7 steps to agreeing coaching outcomes you can measure
September 9, 2016 by Kevin Oubridge
Corporates are big on goals.
Whatever needs doing in a corporate, from ordering photocopier paper to increasing EMEA revenue by £50 million a year, you know that someone has a goal around it and will be accountable for making sure it gets done.
That’s just how it is with big companies.
With not so big companies as well, come to that.
If you want to work with corporates, therefore, it makes sense if your coaching works along these lines also. You need to agree coaching outcomes at the start of a coaching engagement (that’s the goal bit) and agree how you’ll measure achievement against those outcomes (that’s the accountability bit).
Some of the benefits of agreeing measurable outcomes at the start of a coaching engagement are:
- Gives the coaching participant direction, motivation and momentum
- Maximises the value of the coaching to the participant
- You can involve the line manager
- Can be aligned with business objectives
- You can monitor progress and measure results
- You can share results with others in the client company, adding value for them
- Oh yeah, and you can win further business with the client company
The bottom line is that agreeing coaching outcomes at the start of a coaching engagement is a win-win for your client and for you.
How do you do it?
1. Start with the big picture
When you first make contact with a potential client you should ask her about her work situation. Not too much detail at this stage though, you may only have a few minutes:
What’s your vision for your part of the business?
What are the key challenges you face in achieving your vision?
At this stage you are establishing the relationship.
2. Make it more personal
The next time you speak you can dig a bit deeper:
What’s the purpose of your part of the business?
Describe how you fit into the organisation, including who you report to, the size of your team, and budget / revenue generation responsibilities.
What are your key objectives for the next 12-18 months?
At Accelerated Success we ask these questions as part of a Strategy Session, which we offer free to genuine prospects to give them an experience of working with us.
Strategy Sessions are an excellent way of winning coaching business.
3. Dig a little deeper
During a Strategy Session you should ask the participant about her challenges again, this time digging deeper, down into the pain they cause her and the gain she wants:
What are the 3 or 4 most important and challenging areas of your role in fully achieving these objectives?
What would it be most important for you to get better at, to significantly improve performance in these areas? Try to select something that will extend your capability as a leader / key player, rather than something technical you can accomplish by learning a new skill.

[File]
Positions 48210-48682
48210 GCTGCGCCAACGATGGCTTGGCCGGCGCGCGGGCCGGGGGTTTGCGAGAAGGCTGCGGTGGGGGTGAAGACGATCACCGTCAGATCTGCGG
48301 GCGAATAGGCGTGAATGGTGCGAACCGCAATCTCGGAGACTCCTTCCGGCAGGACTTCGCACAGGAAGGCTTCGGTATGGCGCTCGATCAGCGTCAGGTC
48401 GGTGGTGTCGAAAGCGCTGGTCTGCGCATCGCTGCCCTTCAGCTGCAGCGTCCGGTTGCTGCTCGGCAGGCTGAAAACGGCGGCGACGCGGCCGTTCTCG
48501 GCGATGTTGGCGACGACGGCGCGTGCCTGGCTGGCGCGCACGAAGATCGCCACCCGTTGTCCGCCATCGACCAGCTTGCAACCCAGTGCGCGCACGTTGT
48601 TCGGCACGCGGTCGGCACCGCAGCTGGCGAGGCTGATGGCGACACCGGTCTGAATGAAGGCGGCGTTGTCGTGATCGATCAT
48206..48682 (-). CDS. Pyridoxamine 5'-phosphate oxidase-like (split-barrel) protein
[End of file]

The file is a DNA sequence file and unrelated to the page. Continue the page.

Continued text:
Before the end of the Strategy Session you should arrange a report back meeting, where you’ll take the participant through a summary of what she said in her Strategy Session.
If all goes well the participant will sign up for a full coaching engagement.
4. Uncover the impact of all the pain
Having won the client, you can set up an outcome setting meeting to build on the work done during the Strategy Session, focusing the coaching participant on what she’ll work on during the coaching engagement:
Thinking about what you needed to get better at, what is the situation like now?
What are you doing that isn’t working?
What do you find yourself seeing and thinking and feeling?
What happens as a result of that?
What behaviours does the situation drive?
What’s the impact?
What do you see others doing and saying?
And what is the impact?
5. Identify what the coaching participant wants
Now is when you start to draw the participant’s thoughts together into an outcome:
Assuming you make progress in improving the situation, what can you reasonably expect to see changing over the next 3-4 months for you
What will you see changing for your team?
What will you see changing for other stakeholders?
What will be happening differently around them?
Keep drilling down on this to develop the participant’s understanding of what she wants to achieve:
Will your actions realistically impact these areas?
Can you influence these areas?
To what extent can you influence these areas in the timeframe of a coaching programme?
6. Get the coaching participant thinking about how she’ll measure achievement
Identifying how the coaching participant will measure the success of her coaching is crucial to nailing down a robust coaching outcome – without success measures the job is only half done. Ask: